These 15 Amazing Bridges In Michigan Will Surely Captivate You! #8 Is So Breathtaking!
Aside from the amazing wonders of nature, Michigan is also the home of captivating man-made buildings and architecture. From the enchanting mansions and castles up to the mesmerizing parks and bridges, Michigan almost have it all!
And speaking of bridges, Michigan have lots of special ones and 15 of them are featured below. Some of them are listed on the National Register of Historic Places. Some are even considered as the world’s most unique and one of its kind. Check them out!
The Portage Lake Lift Bridge (officially the Houghton–Hancock Bridge) connects the cities of Hancock and Houghton, in the US state of Michigan, across Portage Lake, a portion of the waterway which cuts across the Keweenaw Peninsula with a canal linking the final several miles to Lake Superior to the northwest. US Highway 41 (US 41) and M-26 are both routed across the bridge. It is the only land-based link between the north (so-called Copper Island) and south sections of the Keweenaw peninsula. This vertical-lift bridge is the world’s heaviest and widest of its kind.
The covered bridge in Lake Ann was built in 1995 so that guests could access the back of the Herendeen Lake Resort property. The 90-foot bridge crosses a ravine and small creek. Joshua’s Crossing was named after Joshua Gabrick, son of resort owner Mark Gabrick. The road that leads to the bridge is known as Tasha’s Trail and is named after Mark’s daughter. Constructed with the help of many friends, Joshua’s Crossing has become a major attraction in the Lake Anne area – Denise Mackie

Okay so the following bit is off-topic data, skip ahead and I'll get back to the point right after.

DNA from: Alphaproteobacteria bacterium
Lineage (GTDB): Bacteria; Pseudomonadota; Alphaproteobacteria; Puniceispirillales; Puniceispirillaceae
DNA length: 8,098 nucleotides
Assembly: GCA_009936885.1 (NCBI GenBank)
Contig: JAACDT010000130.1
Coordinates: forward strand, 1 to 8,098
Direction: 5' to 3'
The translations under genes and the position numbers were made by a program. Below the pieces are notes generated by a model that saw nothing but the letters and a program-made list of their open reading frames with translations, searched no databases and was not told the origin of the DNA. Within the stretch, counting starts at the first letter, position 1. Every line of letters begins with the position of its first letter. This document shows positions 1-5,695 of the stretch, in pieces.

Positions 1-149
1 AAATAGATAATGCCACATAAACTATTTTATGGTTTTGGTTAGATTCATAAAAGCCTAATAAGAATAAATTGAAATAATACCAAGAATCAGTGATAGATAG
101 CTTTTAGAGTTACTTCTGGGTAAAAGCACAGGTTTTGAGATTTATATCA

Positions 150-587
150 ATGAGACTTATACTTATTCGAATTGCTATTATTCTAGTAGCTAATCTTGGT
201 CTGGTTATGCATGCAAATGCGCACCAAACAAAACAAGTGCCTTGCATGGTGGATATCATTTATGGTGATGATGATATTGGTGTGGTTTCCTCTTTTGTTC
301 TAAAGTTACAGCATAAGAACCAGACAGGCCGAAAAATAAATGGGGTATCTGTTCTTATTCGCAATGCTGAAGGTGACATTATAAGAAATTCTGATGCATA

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The Ada Covered Bridge is a 125-foot (38 m) span Brown truss covered bridge erected in 1867 in Ada, Michigan, United States. Carrying Bronson Street across the Thornapple River, it is located just south of where the Thornapple enters the Grand River, in turn just south of M-21. It is listed on the National Register of Historic Places.
The Ontonagon River Middle Branch Bridge is a “Michigan Civil Engineering Landmark”. It was completed in 1929. Access to the Plaqu is from Agate Falls State Park. – geospy.org
A suspension bridge spanning the Straits of Mackinac to connect the Upper and Lower peninsula of the U.S. state of Michigan. Opened in 1957, the 26,372-foot (8,038 m) bridge (familiarly known as “Big Mac” and “Mighty Mac”) is the world’s 16th-longest in total suspension and the longest suspension bridge between anchorages in the Western hemisphere. The Mackinac Bridge carries Interstate 75 and the Lakes Michigan and Huron components of the Great Lakes Circle Tours across the straits and connects the city of St. Ignace on the north end with the village of Mackinaw City on the south. Envisioned since the 1880s, the bridge was designed by the engineer David B. Steinman and completed in 1957 only after many decades of struggles to begin construction.
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The bridge graces the 7.4 mile Pierce Stocking Scenic Drive in the heart of the Sleeping Bear Dunes National Lakeshore. The original structure was built by Pierce Stocking in the 1960s. The bridge had to be reconstructed in 1986. Visitors can drive, walk or ride their bikes along the drive and through the bridge.
The Blue Water Bridge is a twin-span international bridge across the St. Clair River that links Port Huron, Michigan, United States, and Point Edward, Ontario, Canada. The Blue Water Bridge connects Highway 402 in Ontario with both Interstate 69 (I-69) and Interstate 94 (I-94) in Michigan.